The third and final piece brought back the small orchestra for Pisaro’s July Mountain. A tape that wove together field recordings into an unbroken skein of sound played through the hall. Wallace Stevens’ poem of the same name provides the key to the way these recordings are blended, but this underlying structure is not evident to the listener. Snare drums are rubbed, drums and vibraphones are bowed, small speakers agitate loose objects on tympani and amplified surfaces. These live sounds somehow blend in seamlessly with the recordings of wind, birds and traffic. Unusually for electroacoustic music, the technology is used for the sake of the acoustic sounds, and yet the electronically-reproduced field recordings are enhanced and augmented, made hyperreal, by the acoustic sounds. It’s a remarkable relationship, both symbiotic and paradoxical. The music is impressively monumental but thrillingly restless.

In a different space it would be an overwhelming, engulfing experience – as it has been in previous performances. In the chapel the sound was softer and less aggressive, like a passing natural phenomenon that fascinates, consuming your attention without demanding or expecting it.

Listening to Some Recent Silences

Monday 23 September 2013

Like John Cage, I’m drawn to art with either too much or not enough in it. This means that I was compelled to attend the Apartment House gig on Sunday afternoon, curated by Tim Rutherford-Johnson. Some Recent Silences was a quietly ambitious (heh) show, focussing on the various ways composers use silence as a fundamental element of music.

Despite knowing the programme and the concept behind the gig, I still wasn’t sure what to expect. What such a concert might actually sound like could easily be conjectured upon but still be very difficult to imagine how it might come across to the audience. There was a risk/hope that it would play out as an experiment, or a manifesto, or a challenge. Wonderfully, it all worked superbly as a varied programme of contrasting pieces with a strong thematic unity. Although the ostensible theme was silence, the recurring point of fascination throughout the show was the reliance on the faintest subtleties in sound, shared by so many composers working today. So many musicians who acknowledge the importance of Cage seem to interpret him through Morton Feldman.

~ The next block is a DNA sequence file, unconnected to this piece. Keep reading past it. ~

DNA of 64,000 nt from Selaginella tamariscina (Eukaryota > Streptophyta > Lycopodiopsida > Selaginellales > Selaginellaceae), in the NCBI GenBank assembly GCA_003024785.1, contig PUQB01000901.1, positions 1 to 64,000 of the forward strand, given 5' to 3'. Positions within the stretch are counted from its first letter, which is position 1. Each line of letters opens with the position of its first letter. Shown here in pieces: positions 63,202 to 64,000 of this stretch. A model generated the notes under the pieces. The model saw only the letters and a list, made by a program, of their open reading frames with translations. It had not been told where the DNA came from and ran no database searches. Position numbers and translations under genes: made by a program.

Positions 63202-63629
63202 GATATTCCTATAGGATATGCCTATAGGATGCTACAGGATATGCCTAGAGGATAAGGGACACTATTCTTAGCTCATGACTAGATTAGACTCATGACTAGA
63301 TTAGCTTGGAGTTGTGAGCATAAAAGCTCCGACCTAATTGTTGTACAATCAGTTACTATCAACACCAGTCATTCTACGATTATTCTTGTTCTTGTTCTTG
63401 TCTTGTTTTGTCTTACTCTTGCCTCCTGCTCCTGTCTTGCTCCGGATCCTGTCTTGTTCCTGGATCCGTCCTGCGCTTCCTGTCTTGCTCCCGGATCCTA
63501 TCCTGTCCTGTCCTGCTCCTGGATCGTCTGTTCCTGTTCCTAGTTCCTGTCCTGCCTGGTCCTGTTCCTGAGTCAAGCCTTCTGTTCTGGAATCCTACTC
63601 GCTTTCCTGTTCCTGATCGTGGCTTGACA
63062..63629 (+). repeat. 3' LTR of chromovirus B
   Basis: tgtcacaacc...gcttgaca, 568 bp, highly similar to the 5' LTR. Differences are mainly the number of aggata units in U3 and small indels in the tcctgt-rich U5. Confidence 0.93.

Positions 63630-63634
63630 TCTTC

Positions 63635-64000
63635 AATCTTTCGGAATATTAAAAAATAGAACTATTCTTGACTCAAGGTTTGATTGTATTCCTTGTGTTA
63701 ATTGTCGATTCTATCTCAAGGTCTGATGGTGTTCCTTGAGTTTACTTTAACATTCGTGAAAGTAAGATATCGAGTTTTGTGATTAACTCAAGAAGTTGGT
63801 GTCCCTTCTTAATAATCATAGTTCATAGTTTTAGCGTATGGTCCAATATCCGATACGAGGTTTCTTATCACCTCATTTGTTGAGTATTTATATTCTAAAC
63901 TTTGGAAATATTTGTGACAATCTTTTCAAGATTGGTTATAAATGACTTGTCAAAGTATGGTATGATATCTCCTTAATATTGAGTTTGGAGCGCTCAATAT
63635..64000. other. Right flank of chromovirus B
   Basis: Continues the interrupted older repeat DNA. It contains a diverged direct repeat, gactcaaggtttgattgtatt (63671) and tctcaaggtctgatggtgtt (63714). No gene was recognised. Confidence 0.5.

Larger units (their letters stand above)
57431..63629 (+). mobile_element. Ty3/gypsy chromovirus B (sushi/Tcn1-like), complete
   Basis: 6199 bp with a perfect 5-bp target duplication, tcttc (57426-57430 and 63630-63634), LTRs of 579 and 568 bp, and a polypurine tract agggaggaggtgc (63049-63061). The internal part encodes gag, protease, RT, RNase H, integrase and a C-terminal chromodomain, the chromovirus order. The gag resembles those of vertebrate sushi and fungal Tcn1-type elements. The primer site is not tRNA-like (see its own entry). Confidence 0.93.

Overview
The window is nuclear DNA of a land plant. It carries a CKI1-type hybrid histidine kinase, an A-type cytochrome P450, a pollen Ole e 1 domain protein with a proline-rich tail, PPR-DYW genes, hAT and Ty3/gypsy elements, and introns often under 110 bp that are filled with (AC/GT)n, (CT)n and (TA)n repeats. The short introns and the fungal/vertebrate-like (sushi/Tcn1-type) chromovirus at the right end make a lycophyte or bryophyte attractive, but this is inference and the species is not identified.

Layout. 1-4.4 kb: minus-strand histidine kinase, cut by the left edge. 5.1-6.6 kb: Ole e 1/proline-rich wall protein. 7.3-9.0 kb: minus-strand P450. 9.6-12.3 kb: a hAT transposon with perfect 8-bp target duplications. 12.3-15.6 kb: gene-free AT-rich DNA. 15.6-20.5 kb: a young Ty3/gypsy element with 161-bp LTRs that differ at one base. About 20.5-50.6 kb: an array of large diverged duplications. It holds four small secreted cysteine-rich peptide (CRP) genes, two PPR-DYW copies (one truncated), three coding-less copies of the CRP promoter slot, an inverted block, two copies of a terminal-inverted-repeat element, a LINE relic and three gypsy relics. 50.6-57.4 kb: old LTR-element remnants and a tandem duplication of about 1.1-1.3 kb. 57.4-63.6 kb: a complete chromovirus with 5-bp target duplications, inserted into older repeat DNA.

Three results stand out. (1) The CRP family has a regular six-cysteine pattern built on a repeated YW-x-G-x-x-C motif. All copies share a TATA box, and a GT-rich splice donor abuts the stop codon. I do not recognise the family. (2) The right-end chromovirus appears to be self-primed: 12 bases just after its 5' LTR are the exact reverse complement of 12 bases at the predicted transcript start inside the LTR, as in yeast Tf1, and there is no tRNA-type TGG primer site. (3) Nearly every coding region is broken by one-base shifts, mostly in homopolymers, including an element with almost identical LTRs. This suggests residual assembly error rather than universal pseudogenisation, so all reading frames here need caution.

Context becomes extra important with this music. The car park in Peckham would not have been a suitable venue. The smaller hall at Kings Place can feel like a sterile bunker at times, but in this case it was perfect for the concentration needed by performers and punters alike. I have to compliment the musicians and organisers for their punctuality. I arrived a couple of minutes after 4 and the show had already started, so I didn’t hear the first silence. The next ten minutes were spent listening to the strange meld of sounds in the Kings Place atrium, made more incongruous by the student jazz band rehearsing on one of the landings.

The programme revolved around two contrasting poles: György Kurtág’s brief, witty Quarrelling 2 (Dumb Show) and Mathias Spahlinger’s 128 erfüllte augenblicke, both from the mid-70s. Everything else was from the present century. Spahlinger meticulously prescribes the slightest inflections on the room’s ambience, whereas Kurtág’s exaggerated pantomime “silence” produces its own subtleties. In this company, works like Ben Isaacs’ allone and Charlie Sdraulig’s close seem almost normal, making almost exclusive use of what are typically thought of as “extended” techniques that may or may not yield audible results. Perhaps in this case, “attenuated techniques” may be a more appropriate term. The sound world is rich and evocative once we’ve acclimatised to the reduced scale.

The final piece, Michael Pisaro’s Fade for solo piano, seems almost aggressively simplistic. Single notes, seemingly at random, struck and repeated with ever-decreasing force, with long, irregular pauses between each new note. It seems like something a high-minded but lazy teenager would conceive as something “arty”: something for private contemplation, not to be shared. The repetitions give a strange, lulling sense of continuity, even though we know it to be false. You feel your brain being pulled and pushed between the senses of presence and absence. It seems too artless to be didactic. I don’t really know what to make of this piece.